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Police officers push back demonstrators on the edge of the opencast lignite mine Garzweiler at the village Luetzerath dpa via AP

Some 70 police injured as climate activists protest over German village's destruction

The site, which has been earmarked for a coal mine expansion, attracted thousands of protesters yesterday including Greta Thunberg.

AROUND 70 POLICE officers have been injured in environmental protests at a German village being razed to make way for a coal mine expansion, police authorities have said.

In an operation that began on Wednesday, hundreds of police have been removing activists from the doomed hamlet of Luetzerath in western Germany.

The site, which has become a symbol of resistance to fossil fuels, attracted thousands of protesters yesterday, including Swedish climate activist Greta Thunberg.

Some of the protesters clashed with police. The organisers reported that dozens had been injured.

A spokesman today said the tally of police injuries was down to difficult conditions on the ground since Wednesday, as well as yesterday’s clashes.

embedded270560191 People attend a protest rally at the Garzweiler opencast mine. AP AP

Criminal proceedings have been launched in around 150 cases, police said, including for resistance against police officers, damage to property and breach of the peace.

Activists on Saturday had accused the police of using “massive batons, pepper spray… water cannons, dogs and horses”.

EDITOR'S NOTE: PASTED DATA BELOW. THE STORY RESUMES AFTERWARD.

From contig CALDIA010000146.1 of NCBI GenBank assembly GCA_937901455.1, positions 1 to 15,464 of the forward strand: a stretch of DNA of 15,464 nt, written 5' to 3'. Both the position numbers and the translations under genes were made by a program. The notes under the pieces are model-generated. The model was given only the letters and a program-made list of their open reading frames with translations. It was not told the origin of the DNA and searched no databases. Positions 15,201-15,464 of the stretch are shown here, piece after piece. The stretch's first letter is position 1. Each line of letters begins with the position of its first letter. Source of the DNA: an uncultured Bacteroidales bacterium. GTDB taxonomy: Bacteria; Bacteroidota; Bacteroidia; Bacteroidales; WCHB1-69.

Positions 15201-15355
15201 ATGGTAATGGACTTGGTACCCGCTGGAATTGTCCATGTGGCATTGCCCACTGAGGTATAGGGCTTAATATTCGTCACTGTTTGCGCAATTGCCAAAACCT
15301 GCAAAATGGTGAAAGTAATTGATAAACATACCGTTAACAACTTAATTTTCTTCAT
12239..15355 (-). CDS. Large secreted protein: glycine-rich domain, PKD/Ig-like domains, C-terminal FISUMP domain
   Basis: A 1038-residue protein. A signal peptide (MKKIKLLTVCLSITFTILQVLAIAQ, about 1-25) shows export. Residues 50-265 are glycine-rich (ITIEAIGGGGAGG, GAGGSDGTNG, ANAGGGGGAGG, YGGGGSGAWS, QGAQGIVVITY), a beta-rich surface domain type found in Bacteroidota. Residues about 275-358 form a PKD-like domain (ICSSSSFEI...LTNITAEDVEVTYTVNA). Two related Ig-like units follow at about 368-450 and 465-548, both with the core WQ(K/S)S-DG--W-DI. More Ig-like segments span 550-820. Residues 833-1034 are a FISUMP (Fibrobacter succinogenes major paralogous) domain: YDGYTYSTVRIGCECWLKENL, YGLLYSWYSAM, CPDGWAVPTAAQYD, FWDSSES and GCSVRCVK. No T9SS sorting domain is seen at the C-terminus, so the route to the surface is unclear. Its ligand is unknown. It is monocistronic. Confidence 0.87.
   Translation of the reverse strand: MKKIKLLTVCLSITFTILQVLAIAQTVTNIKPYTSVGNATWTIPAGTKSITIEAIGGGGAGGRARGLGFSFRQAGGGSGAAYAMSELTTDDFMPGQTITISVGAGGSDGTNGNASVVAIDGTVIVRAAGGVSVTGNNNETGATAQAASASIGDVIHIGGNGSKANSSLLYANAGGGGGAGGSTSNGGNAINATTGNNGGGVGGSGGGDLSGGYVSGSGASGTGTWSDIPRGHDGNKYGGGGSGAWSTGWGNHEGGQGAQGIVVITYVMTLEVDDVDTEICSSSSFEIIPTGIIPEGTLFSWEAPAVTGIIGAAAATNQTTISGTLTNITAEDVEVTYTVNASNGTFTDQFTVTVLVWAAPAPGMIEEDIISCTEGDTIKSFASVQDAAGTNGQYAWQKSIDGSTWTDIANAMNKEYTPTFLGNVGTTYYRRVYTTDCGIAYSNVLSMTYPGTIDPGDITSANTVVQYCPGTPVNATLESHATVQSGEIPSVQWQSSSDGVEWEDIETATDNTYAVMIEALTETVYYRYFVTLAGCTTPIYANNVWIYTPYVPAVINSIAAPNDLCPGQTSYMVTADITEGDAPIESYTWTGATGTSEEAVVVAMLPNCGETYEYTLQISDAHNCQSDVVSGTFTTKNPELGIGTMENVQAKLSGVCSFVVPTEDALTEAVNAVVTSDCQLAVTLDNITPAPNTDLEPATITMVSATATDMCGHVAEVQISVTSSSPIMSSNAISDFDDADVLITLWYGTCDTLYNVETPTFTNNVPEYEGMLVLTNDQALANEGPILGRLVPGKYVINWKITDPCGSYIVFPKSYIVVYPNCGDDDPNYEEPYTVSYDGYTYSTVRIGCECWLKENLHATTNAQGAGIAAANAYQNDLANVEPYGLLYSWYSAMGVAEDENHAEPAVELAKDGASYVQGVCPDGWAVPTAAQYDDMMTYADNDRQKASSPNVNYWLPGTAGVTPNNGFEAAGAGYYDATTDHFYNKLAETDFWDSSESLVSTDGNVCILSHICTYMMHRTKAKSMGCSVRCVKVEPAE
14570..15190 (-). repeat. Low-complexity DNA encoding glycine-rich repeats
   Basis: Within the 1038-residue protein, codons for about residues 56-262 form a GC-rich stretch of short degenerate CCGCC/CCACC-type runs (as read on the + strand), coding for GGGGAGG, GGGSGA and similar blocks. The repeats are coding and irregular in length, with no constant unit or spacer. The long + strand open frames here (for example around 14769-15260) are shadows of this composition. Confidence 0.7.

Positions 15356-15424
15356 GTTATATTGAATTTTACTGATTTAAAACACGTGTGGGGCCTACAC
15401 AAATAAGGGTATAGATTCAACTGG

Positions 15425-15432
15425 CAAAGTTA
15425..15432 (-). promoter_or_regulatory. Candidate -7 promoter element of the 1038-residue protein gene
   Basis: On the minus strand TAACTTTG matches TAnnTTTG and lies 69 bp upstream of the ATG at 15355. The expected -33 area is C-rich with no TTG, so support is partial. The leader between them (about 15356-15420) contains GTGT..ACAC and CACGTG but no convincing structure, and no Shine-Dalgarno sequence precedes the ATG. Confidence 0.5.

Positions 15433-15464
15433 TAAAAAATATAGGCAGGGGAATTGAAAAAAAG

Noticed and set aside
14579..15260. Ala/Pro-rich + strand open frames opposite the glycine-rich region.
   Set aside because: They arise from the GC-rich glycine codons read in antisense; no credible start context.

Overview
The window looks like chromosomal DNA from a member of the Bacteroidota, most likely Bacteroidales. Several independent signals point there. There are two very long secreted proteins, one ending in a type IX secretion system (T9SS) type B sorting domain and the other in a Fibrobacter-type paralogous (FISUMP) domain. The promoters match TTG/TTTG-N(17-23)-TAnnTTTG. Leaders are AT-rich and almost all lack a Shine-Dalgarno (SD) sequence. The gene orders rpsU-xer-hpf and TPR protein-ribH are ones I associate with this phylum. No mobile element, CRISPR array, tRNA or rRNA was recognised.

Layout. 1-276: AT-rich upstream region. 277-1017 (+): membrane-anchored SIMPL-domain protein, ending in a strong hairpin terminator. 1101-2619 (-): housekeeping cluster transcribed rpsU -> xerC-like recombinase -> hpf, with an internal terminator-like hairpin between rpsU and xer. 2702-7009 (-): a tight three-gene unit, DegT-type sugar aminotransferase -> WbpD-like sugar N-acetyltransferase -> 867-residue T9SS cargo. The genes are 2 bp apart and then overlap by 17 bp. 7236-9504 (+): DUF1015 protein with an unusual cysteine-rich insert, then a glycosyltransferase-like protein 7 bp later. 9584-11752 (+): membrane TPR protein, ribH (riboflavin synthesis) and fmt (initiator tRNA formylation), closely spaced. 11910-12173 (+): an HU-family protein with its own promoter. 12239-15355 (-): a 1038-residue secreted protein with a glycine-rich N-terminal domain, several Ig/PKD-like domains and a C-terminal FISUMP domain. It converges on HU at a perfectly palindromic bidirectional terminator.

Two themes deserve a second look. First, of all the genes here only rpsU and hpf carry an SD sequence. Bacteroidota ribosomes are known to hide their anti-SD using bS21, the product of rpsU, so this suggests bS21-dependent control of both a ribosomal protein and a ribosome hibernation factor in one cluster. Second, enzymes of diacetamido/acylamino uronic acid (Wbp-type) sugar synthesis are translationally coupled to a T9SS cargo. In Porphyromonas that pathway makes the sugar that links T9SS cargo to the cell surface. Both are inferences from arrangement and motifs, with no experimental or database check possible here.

At least 20 activists had been taken to hospital for treatment, said Birte Schramm, a medic with the group. Some of them had been beaten on the head and in the stomach by police, she said.

Organisers said that 35,000 protesters demonstrated on Saturday. Police put the figure at 15,000.

Thunberg has tweeted from the site since arriving there on Friday, joining the protest which she said had started with local people resisting the expansion “for years”.

The situation on the ground was “very calm” today, the police spokesman said.

About a dozen activists were still holed up in tree houses and at least two were hiding in an underground tunnel, according to the police.

Luetzerath — deserted for some time by its former inhabitants — is being demolished to make way for the extension of the adjacent open-cast coal mine.

The mine, already one of the largest in Europe, is operated by energy firm RWE.

The expansion is going ahead in spite of plans to phase out coal by 2030, with the government blaming the energy crisis caused by Russia’s invasion of Ukraine.

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